Ransomware

 

As you may have heard, a new and major ransomware attack was unleashed worldwide back in May of this year (2017), named WANNACRY. This one infected at least 75,000 computers in 99 countries in a very short amount of time. The ransomware locked computers and networks using file encryption software, and demanded payment by Bitcoin (a non-traceable crypto-currency) to release the data.

 

These types of attacks typically enter a computer through a “phishing email” and then spreads to other machines on the same network by exploiting vulnerabilities, including vulnerabilities in the computer’s operating system (although Microsoft did discover the vulnerability and released a patch, many computer users do not regularly update their operating systems and may have missed the critical repair).

 

What can you do to prevent ransomware on your own computer?

Here are a few tips:

  • Don’t click on links from unfamiliar sources. Even if you think you know the sender, be cautious about clicking on email links. When in doubt, DELETE IT! Be especially wary of messages requiring you to act quickly, asking for personal information, or threatening you in any way.
  • Keep clean machines: Prevent infections by updating critical software as soon as patches or new operating system versions are available. This includes mobile and other internet-connected devices.
  • Use strong authentication, requiring more than a username and password to access accounts, especially critical networks, to prevent access through stolen or hacked credentials.
  • Conduct regular backups of systems: Systems can be restored in cases of ransomware and having current backup of all data speeds the recovery process.
  • Make better passwords: In cases where passwords are still used, require long, strong and unique passwords to better harden accounts against intrusions.

 

For more information, or for a complete system checkup, contact TeCHS!

We are fast, affordable, and friendly. Serving all of Ventura County.

(800) 669-2022 | http://www.ezdigitallife.com

 

~Your TeCHS

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Safeguarding Yourself From Scams – Don’t become a victim! Part 1: Common Techniques

Safeguarding Yourself From Scams – Don’t become a victim! Part 1: Common Techniques

scam-alert1
1.) Phishing : Phishing e-mails mimicking online businesses or banks in an attempt to fool people into freely giving out confidential personal and financial information. URL Obfuscation is the part of the phishing scam that really plays on human error and our brain’s ability to “fill in the gaps” automatically by sending a victim to a fraudulent web site address that looks almost exactly like a real address (i.e. http://www.pay-pal.com versus http://www.paypal.com).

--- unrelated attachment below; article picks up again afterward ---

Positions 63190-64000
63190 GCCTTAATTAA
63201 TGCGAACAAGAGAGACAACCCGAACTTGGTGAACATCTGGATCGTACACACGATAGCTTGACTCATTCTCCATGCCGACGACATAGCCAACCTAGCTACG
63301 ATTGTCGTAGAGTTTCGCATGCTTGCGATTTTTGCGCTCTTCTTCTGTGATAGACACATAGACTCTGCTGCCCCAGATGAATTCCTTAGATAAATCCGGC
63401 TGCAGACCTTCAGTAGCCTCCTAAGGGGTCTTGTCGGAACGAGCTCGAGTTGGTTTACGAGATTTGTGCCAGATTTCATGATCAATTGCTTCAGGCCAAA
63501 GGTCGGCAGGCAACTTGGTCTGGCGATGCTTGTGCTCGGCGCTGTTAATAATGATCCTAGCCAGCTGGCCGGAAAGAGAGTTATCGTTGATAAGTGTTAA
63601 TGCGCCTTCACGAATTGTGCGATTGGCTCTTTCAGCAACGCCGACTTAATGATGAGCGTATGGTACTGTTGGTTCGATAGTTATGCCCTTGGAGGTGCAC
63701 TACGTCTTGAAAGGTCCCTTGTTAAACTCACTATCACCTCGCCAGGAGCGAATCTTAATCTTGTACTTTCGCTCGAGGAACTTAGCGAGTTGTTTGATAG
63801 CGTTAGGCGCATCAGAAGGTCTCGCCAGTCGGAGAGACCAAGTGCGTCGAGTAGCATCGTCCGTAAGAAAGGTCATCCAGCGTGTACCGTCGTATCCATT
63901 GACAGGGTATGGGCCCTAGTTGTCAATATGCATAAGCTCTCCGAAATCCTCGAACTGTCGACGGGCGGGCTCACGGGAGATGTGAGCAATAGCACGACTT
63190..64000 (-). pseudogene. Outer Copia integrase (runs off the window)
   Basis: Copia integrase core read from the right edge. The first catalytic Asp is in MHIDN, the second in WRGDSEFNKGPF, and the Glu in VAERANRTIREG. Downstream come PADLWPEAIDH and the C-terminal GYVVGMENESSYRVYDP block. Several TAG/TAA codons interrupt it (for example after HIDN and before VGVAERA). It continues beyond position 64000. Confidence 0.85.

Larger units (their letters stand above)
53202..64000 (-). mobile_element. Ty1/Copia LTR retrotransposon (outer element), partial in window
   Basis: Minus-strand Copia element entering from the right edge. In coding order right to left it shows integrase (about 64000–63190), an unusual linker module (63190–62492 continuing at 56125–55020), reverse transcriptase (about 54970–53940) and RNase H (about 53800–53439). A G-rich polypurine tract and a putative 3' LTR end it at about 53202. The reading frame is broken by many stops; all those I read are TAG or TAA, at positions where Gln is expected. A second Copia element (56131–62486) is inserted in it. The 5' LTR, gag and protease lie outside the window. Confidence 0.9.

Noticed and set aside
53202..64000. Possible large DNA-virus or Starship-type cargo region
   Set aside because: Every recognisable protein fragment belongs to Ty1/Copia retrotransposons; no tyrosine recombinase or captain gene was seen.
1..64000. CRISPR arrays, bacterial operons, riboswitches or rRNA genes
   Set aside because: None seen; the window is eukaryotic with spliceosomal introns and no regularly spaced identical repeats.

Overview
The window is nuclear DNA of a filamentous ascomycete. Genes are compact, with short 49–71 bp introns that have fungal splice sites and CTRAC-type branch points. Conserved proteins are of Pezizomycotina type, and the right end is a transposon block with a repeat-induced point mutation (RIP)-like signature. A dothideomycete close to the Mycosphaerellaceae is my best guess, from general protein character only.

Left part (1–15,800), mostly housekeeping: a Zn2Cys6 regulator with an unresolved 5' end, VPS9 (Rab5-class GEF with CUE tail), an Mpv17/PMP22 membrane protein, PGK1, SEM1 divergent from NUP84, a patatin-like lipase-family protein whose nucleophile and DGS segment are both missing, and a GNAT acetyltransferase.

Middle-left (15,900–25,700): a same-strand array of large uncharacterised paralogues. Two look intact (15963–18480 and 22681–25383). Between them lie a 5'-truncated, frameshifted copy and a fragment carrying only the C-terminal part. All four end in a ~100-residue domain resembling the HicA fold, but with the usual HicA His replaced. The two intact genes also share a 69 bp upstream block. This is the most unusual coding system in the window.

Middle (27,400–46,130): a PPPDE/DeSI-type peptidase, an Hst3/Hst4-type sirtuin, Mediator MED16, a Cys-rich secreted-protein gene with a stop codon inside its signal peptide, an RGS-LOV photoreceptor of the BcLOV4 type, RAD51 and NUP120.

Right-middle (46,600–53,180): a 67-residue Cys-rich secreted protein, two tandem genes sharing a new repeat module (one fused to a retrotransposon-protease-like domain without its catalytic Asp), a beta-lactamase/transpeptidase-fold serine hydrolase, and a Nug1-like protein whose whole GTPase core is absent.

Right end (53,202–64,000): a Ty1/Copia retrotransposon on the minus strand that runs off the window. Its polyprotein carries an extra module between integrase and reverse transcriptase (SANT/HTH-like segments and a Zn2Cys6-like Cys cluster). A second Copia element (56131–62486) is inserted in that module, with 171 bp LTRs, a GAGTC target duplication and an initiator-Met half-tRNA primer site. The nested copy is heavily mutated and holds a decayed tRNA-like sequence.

2.) Pharming : Pharming is another form of phishing that “poisons” a person’s computer’s DNS cache and redirects visitors from a real web site to a bogus mirror site. Every web site has its own internet address and the Domain Name System (DNS) translates the IP address into the host name. A DNS cache poisoning changes the entries in the computer so when the legitimate site is typed in, the victim is sent to a fraudulent web page instead.

3.) Trojan Horse : Trojan Horses are malicious software files that infiltrate your PC by hiding in seemingly innocuous files. Some Trojans, called “keystroke loggers,” record every one of a person’s keystrokes and send that information back to the attacker.

4.) Trojan : Zombie Computers and Man-In-The-Middle Attacks are part Trojan and the malicious software that is installed on the victim’s computer allows that person’s PC to be controlled remotely by their attacker without their knowledge. The Man-In-The-Middle attack is frequently partnered with an “Evil Twin” which is a fake wireless internet hot spot connection that looks almost like a legitimate service. When the victim attempts to connect, the criminal launches a transaction to get the victim’s credit card information in the form of a standard pay-for-access deal to use the wireless internet.

5.) Cashier’s Check Scams : There are numerous ways to use cashier’s checks in scams. Here are a few of the most common –

Money mule: you receive payments, and you’re supposed to deposit the payments to your account and forward the money to somebody else. Often advertised as a work-at-home check processing job, these schemes are often problematic. In some cases, you’re laundering money for criminals. In other cases, the first few payments are fine, but eventually you’ll get a fake check (after they’ve gained your trust) and you’ll lose money.

Foreign wealth scams: somebody you don’t know reaches out to you and asks for your help transferring a large sum of money out of a corrupt nation. In exchange, you can keep a tiny fraction of the transfer, which is more than you make in a year. Of course, you’ll have to send money to somebody to complete the transfer (which will never arrive).

Inheritance and lottery scams: you’re about to receive a lot of money, but you’ll need to pay a small amount for taxes or legal fees to “release” the funds. It’s a small price to pay for the riches that are headed your way. Of course, they’ll never materialize.

Property rental scam: somebody is moving to your area for a new job. They’d like to pay the first and last month of rent (and security deposit) with a cashier’s check before they ever see the property. The day after you deposit the check, they say there was an issue with the job – they’re not coming, so they don’t need the rental. You can keep the security deposit, but they’d like for you to return some of the rent. After you send the refund, you’ll find that the check was a fake.

Part 2 (JULY) will go over a few tips to protect yourself.

~Your TeCHS

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SCE Scam Warning

Please be aware that utility imposter scams are on the rise here in Southern California. Imposters claiming to be with Southern California Edison (SCE) are calling people and demanding immediate payment to avoid electricity service being disconnected due to allegedly past due bills. The caller demands that the customer purchase a prepaid cash card, call the imposter back, and give the imposter the cash card number.